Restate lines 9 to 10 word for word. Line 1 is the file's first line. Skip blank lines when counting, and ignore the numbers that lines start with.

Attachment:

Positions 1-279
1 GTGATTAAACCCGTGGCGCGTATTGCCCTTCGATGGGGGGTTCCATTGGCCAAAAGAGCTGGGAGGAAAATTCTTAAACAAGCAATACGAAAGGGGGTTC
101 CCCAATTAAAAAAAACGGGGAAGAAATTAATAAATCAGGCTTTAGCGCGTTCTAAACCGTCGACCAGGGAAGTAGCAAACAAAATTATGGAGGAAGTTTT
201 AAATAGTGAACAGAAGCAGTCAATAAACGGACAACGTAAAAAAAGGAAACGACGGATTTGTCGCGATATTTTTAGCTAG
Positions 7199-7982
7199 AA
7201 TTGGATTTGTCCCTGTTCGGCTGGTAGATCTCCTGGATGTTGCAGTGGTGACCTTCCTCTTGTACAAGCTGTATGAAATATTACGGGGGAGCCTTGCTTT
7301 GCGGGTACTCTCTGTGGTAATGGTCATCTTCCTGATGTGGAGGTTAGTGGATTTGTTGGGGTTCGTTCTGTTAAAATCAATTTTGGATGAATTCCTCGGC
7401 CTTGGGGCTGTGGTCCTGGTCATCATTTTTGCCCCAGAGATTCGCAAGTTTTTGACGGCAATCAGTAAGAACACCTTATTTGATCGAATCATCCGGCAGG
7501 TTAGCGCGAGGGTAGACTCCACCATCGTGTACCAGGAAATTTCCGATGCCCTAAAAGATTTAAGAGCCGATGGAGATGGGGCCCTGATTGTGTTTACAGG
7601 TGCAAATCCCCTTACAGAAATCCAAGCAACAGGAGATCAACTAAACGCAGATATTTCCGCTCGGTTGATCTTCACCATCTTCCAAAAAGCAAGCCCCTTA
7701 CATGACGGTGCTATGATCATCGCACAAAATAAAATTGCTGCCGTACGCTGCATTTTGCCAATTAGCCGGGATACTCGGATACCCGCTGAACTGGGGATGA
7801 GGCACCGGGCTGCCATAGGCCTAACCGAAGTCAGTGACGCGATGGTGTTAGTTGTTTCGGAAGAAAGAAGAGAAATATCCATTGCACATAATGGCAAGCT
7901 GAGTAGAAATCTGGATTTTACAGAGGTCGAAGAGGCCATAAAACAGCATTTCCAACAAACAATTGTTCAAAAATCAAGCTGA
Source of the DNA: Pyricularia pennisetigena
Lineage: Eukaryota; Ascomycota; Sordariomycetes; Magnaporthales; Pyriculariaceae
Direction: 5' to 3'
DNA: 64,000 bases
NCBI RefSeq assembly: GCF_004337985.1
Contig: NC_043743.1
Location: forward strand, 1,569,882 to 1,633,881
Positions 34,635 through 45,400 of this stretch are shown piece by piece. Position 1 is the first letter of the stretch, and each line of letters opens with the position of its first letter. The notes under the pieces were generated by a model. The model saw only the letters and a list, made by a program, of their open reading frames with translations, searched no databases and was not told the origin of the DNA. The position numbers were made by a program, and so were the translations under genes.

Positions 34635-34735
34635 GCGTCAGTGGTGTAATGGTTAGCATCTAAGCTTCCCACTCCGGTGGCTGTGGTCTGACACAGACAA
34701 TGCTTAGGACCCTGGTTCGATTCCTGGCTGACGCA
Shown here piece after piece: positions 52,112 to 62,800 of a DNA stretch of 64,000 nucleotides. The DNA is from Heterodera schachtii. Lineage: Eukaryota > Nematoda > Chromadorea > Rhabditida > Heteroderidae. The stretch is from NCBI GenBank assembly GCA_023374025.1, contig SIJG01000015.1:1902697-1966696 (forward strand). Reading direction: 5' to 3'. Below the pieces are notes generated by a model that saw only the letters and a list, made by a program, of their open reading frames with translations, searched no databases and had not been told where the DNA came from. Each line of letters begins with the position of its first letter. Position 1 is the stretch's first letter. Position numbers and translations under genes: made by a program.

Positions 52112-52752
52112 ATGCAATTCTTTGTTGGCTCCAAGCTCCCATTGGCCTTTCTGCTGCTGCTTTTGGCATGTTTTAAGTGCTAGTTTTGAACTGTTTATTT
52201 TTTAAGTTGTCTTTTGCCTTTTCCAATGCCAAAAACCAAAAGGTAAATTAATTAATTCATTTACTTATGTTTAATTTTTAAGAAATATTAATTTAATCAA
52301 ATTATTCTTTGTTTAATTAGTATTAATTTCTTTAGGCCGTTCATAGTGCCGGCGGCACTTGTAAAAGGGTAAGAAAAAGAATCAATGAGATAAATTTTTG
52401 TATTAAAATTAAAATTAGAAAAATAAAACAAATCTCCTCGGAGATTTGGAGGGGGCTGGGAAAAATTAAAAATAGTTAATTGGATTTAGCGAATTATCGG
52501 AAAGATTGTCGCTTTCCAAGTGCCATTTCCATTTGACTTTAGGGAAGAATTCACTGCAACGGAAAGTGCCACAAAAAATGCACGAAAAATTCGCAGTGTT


7401 CTTGGGGCTGTGGTCCTGGTCATCATTTTTGCCCCAGAGATTCGCAAGTTTTTGACGGCAATCAGTAAGAACACCTTATTTGATCGAATCATCCGGCAGG
7501 TTAGCGCGAGGGTAGACTCCACCATCGTGTACCAGGAAATTTCCGATGCCCTAAAAGATTTAAGAGCCGATGGAGATGGGGCCCTGATTGTGTTTACAGG